Aberdeen’s Cup-Winners’ Cup glory in Gothenburg

Eric Black, Alex McLeish and Neale Cooper celebrate at the end. Picture: SNS Group

Eric Black, Alex McLeish and Neale Cooper celebrate at the end. Picture: SNS Group

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ABERDEEN’S place in the European football firmament was confirmed here tonight when the heavenly dancers from Pittodrie outshone Real Madrid and lifted the European Cup-Winners’ Cup for the first time.

Aberdeen 2 Real Madrid 1 (aet) The Scotsman, 12 May 1983

On an unbelievably wet night, it took an extra-time goal from John Hewitt to give Aberdeen the victory that assures them of a place in the history books.

The opening strike had been made by fellow under-21 internationalist Eric Black. And it was only after coming on as a replacement for Black that Hewitt delivered his goal. In between, Real Madrid had equalised with a penalty.

It was an astonishing victory given how little the Italian referee had been prepared to give Aberdeen. The Scots should have at least one penalty and perhaps even two.

That mattered little, however, when Hewitt did the business, just as he had done against Bayern Munich in the quarter-final.

In a quite amazing finish to the extra period, Mark McGhee could have scored twice more and Neil Simpson had a good effort saved as Aberdeen strove towards victory.

Apart from Peter Weir, who had a magnificent hour, Aberdeen had stars in John McMaster, Willie Miller and just about every other name you care to mention.

The game began in weather so appalling it was said Aberdeen supporters dived into the fountain outside the ground to keep dry. Thunder and lightning added variety to the torrential rain and, as a consequence of the conditions, virtually the only spectators in the ground were the 10,000 from Aberdeen.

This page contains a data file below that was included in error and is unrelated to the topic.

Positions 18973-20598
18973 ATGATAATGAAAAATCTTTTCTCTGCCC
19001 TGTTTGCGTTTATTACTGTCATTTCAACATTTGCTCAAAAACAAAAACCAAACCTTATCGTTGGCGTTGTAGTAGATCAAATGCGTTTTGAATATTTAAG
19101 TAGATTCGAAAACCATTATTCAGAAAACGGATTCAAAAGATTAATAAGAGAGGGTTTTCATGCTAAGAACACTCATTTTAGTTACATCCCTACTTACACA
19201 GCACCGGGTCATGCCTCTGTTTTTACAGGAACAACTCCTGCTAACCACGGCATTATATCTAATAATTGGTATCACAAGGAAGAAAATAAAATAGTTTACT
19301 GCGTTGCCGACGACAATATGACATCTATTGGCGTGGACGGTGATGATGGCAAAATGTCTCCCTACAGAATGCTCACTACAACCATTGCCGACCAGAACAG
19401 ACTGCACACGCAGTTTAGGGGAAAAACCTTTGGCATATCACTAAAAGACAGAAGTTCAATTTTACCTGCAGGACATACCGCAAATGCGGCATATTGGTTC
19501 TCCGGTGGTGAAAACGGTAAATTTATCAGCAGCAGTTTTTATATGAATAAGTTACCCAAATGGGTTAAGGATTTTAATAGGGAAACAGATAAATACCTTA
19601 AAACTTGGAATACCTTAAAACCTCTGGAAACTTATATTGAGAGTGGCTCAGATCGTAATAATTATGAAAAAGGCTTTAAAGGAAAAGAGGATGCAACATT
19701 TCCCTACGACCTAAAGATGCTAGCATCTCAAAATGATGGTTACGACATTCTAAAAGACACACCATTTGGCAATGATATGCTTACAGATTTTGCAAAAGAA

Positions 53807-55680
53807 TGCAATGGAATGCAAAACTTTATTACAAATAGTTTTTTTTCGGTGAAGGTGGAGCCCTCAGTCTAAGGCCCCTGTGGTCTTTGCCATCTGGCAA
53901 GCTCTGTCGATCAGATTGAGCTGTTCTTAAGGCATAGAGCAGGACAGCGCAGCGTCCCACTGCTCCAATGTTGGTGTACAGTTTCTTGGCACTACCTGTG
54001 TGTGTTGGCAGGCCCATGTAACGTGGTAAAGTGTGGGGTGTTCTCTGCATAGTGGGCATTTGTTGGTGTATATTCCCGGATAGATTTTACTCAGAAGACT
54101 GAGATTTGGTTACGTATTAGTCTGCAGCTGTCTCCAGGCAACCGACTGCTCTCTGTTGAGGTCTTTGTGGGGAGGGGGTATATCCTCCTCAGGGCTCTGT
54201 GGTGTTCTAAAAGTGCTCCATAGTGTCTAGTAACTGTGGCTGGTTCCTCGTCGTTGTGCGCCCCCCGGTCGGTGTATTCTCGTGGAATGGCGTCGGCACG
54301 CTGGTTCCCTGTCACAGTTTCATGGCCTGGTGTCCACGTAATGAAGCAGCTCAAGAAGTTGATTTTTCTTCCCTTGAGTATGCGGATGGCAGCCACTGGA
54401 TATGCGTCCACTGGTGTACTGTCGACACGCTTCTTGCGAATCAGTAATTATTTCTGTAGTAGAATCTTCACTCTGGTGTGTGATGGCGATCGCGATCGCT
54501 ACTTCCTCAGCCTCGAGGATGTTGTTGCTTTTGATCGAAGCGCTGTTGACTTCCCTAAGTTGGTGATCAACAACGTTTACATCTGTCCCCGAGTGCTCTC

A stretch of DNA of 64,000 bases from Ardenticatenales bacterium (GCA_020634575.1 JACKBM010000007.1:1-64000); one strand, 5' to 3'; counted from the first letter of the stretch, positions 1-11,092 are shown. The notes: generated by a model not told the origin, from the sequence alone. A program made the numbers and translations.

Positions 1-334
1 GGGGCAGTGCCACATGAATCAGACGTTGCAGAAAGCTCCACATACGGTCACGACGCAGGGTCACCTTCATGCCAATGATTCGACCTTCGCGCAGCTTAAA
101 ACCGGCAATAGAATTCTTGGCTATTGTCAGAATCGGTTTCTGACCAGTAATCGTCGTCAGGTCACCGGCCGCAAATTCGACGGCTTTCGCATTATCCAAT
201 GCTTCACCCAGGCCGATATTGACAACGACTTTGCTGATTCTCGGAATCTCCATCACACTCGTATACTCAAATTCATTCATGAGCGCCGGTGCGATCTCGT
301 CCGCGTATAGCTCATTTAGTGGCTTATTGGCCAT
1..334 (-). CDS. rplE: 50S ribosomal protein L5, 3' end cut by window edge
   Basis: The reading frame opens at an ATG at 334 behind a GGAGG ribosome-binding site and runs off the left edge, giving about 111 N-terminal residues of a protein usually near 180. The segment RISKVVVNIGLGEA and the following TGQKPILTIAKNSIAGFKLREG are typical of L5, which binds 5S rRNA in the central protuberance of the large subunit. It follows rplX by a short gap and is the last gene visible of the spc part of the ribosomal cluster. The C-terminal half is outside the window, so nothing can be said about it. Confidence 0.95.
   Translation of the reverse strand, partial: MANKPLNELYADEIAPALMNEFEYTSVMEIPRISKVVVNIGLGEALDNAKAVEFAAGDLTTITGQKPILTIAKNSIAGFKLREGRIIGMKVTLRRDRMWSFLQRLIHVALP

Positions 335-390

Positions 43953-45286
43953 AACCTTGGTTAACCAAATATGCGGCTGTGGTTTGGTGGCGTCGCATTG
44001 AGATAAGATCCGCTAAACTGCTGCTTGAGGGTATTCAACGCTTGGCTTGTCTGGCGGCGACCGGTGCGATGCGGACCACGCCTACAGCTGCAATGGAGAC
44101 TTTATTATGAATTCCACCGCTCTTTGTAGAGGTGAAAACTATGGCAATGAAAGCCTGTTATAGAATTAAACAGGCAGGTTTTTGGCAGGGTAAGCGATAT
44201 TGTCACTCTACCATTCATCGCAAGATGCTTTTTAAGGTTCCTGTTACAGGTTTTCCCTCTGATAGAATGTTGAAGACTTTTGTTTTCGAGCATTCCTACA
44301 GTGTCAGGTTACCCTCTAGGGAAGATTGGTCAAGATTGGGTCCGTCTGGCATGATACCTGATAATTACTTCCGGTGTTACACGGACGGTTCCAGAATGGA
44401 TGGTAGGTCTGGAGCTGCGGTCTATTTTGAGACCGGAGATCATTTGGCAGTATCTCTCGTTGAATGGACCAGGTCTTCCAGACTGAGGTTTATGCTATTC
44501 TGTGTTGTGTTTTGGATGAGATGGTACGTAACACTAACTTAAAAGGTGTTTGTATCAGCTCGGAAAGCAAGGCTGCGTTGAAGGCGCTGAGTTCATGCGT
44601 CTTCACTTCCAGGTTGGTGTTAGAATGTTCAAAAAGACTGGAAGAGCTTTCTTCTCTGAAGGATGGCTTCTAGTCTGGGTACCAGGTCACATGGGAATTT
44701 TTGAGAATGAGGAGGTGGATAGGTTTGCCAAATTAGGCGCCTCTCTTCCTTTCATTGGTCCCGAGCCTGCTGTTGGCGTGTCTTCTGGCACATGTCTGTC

While some felt the heavy going might suit Aberdeen, Real Madrid had played splendidly in a similar downpour against Austria Vienna in the semi-final. As it was, Aberdeen began like a runaway train. They dominated play in the opening spell with slick, effective attacking. Gordon Strachan was in his World Cup form and his prompting worried the Spaniards.

It was from Strachan’s cross ball after just five minutes that Black made connection with a ferocious volley. However, with cruel luck, the ball struck the bar and Real were saved.

Aberdeen’s lead was only delayed, mind you; they went ahead in the seventh minute from a setpiece. Strachan struck a corner which Alex McLeish met with a powerful header. The ball was blocked but Black was ideally placed to drive low and hard into the back of the net.

Aberdeen couldn’t have wished for a better start and there was evidence of frustration in the Real ranks as Paco Bonet kicked Black on the ground and Isidro heavily fouled Strachan. It was exactly the wrong moment psychologically, then, that a bad pass-back from McLeish in the 15th minute produced the equaliser.

Isidro ran on to the ball, which was slowed in the mud, forcing Jim Leighton to come out to make a challenge which was correctly rated a penalty by the referee. The spot-kick was taken by Juanito and his well-struck shot went to the side of Leighton.

That goal was just the tonic Real required. After misjudging their early passes, Real’s midfield settled to a probing, disciplined game. Ricardo Gallego, Uli Stielike and Juan Jose ensured Real had the lion’s share of the play up to half-time.